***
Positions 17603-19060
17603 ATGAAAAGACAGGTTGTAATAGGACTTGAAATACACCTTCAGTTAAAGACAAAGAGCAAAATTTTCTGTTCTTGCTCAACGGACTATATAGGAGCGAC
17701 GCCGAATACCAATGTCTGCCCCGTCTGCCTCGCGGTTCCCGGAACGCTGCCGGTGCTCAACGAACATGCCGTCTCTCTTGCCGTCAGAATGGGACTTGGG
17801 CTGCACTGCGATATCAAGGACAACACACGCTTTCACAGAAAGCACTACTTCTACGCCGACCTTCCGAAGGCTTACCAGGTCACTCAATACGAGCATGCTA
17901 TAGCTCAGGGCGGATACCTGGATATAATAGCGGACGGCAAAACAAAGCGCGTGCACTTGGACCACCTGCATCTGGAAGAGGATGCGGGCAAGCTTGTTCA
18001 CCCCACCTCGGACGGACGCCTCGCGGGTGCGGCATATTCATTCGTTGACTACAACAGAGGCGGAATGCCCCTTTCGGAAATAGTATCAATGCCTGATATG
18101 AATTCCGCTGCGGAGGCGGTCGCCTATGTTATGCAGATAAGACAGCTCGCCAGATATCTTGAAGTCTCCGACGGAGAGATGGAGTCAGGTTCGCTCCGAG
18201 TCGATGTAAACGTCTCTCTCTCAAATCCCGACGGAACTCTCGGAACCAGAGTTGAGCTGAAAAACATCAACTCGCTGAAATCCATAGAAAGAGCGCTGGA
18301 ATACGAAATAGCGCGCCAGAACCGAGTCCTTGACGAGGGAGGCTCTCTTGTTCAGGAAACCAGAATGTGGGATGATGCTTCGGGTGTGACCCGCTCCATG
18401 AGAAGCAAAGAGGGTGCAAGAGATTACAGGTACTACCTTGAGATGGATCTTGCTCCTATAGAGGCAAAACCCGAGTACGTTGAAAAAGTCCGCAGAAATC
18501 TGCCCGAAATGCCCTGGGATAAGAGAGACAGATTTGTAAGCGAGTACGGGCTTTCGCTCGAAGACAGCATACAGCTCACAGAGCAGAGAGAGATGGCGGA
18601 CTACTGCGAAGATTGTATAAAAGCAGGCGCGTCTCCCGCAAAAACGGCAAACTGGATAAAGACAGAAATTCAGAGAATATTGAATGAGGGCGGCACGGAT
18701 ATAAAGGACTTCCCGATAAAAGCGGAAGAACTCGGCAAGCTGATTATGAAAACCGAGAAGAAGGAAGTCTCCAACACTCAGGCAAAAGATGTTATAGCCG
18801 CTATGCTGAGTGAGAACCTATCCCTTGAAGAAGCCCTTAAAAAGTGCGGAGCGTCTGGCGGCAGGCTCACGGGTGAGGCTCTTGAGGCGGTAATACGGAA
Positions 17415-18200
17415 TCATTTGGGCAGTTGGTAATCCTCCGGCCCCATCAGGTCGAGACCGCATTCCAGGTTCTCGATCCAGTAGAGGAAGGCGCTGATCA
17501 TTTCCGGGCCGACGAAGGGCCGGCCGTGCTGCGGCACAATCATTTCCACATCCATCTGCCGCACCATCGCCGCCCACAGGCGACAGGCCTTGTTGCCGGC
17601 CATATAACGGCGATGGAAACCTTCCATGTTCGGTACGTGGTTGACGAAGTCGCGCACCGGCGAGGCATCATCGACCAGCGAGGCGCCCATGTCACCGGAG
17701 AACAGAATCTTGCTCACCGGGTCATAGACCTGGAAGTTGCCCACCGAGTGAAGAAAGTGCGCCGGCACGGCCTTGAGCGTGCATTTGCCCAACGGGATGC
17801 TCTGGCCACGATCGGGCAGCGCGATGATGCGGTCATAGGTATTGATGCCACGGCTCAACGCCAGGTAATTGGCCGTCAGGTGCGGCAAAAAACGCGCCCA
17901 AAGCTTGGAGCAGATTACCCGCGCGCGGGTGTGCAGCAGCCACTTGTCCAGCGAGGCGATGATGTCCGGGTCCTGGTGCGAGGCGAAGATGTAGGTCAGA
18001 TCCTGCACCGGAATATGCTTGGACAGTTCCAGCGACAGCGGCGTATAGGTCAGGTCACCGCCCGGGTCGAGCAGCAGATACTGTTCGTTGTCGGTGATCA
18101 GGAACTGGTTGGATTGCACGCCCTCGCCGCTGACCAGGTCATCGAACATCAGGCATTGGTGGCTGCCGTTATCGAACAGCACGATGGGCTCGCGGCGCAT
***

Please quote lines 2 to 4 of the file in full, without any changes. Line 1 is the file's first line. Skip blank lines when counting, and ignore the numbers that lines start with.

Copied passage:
17603 ATGAAAAGACAGGTTGTAATAGGACTTGAAATACACCTTCAGTTAAAGACAAAGAGCAAAATTTTCTGTTCTTGCTCAACGGACTATATAGGAGCGAC
17701 GCCGAATACCAATGTCTGCCCCGTCTGCCTCGCGGTTCCCGGAACGCTGCCGGTGCTCAACGAACATGCCGTCTCTCTTGCCGTCAGAATGGGACTTGGG
17801 CTGCACTGCGATATCAAGGACAACACACGCTTTCACAGAAAGCACTACTTCTACGCCGACCTTCCGAAGGCTTACCAGGTCACTCAATACGAGCATGCTA